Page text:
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Is there any guarantee that Parks-Mcclellan eventually stop? If so, is there any formula that shows number of maximum interations that ensure that the algorithm stops?

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You have to distinguish between the algorithm and a specific implementation. The Parks McClellan algorithm is based on the Remez exchange algorithm, which is guaranteed to converge. So in principle any correct implementation of the algorithm should converge. However, convergence of the algorithm is only guaranteed if all intermediate results are computed with infinite precision, which is not the case in a practical implementation. Some design specifications can result in numerically ill-conditioned problems that will prevent correct convergence of the algorithm.

In short, yes, the algorithm is guaranteed to converge. However, in some cases, numerical problems can prevent convergence to the optimal solution. But even in the usual case of convergence, the number of necessary iterations cannot be determined beforehand.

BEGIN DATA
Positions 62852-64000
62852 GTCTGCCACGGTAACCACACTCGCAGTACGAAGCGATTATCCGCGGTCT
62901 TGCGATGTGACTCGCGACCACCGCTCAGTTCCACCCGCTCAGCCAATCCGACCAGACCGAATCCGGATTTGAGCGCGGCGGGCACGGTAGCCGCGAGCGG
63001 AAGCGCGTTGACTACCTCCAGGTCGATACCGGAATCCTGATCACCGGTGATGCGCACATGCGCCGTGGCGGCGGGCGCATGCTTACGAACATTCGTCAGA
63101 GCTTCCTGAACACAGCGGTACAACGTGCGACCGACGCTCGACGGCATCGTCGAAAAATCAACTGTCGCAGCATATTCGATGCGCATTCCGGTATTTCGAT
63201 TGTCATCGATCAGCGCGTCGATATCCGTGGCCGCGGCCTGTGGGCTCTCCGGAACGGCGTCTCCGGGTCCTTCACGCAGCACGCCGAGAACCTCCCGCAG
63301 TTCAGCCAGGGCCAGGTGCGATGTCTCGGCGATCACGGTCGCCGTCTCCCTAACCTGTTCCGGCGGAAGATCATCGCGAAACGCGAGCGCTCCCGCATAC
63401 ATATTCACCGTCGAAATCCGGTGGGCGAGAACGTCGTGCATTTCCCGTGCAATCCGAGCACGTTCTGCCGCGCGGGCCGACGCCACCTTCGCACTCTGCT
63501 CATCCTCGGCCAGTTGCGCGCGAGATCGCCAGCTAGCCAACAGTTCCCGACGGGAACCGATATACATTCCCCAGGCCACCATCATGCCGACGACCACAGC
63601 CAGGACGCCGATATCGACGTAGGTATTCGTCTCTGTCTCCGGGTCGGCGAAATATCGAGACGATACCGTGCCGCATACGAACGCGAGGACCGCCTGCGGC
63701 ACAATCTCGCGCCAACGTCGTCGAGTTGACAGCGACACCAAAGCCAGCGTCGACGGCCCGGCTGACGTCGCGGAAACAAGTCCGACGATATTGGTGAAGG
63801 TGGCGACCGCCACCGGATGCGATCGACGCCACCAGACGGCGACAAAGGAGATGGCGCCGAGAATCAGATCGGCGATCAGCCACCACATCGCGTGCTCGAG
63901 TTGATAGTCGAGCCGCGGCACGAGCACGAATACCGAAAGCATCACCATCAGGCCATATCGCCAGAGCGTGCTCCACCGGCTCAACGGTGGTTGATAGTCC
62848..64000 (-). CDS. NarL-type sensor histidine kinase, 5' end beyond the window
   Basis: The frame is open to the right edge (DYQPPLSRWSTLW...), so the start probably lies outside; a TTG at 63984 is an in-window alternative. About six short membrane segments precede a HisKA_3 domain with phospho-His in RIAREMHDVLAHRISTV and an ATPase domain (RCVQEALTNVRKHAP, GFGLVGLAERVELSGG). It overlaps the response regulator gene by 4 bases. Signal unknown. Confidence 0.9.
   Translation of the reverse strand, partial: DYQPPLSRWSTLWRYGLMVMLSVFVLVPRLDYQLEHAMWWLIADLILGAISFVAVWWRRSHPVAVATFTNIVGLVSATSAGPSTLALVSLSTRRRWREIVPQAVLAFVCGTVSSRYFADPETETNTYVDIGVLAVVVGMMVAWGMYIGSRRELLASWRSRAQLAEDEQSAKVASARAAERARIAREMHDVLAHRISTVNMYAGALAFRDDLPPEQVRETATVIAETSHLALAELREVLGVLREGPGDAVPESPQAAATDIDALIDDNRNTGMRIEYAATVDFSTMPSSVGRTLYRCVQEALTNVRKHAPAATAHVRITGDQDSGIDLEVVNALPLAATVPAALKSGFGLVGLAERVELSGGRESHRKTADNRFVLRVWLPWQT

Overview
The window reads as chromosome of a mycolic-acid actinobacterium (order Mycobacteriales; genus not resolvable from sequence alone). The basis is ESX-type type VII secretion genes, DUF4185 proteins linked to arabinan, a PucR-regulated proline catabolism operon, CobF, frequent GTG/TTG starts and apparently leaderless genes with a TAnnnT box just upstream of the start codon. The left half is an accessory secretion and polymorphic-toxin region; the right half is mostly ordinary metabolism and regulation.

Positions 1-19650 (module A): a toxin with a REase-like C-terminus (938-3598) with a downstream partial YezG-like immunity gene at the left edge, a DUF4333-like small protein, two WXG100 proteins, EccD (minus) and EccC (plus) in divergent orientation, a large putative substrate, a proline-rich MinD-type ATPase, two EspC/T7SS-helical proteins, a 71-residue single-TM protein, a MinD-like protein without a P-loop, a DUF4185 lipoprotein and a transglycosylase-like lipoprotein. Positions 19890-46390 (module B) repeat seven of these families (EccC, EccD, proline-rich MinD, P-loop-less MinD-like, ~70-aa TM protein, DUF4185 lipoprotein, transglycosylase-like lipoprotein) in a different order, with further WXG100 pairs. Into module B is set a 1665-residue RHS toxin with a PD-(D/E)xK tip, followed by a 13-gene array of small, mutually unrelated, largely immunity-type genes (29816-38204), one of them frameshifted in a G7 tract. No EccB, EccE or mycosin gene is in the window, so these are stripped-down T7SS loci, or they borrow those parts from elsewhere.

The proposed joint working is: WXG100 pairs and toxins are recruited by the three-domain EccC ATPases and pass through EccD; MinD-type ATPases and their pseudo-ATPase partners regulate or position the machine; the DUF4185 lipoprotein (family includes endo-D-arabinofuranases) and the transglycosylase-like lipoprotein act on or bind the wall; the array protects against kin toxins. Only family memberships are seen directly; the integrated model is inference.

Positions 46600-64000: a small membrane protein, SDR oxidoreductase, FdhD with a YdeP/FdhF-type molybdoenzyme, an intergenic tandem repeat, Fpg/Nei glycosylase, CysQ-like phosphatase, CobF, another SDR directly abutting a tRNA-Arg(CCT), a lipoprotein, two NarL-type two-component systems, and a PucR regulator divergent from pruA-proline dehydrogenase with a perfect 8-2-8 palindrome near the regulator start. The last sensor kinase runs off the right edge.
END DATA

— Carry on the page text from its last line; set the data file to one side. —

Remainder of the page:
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There is a theorem from Tang that proves the Remez algorithm, of which Parks-McClellan is a variant, to be quadratically convergent.

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The paper doesn't give an explicit number of iterations for convergence, though it does give some sample numbers of sweeps.

Ping Tak Peter Tang, "A Fast Algorithm for Linear Complex Chebyshev Approximations," Mathematics of Computation, Vol. 51, No. 184 (Oct., 1988), pp. 721-739 Published by: American Mathematical Society, Stable URL: https://www.jstor.org/stable/2008772, Accessed: 31-12-2018 17:38 UTC

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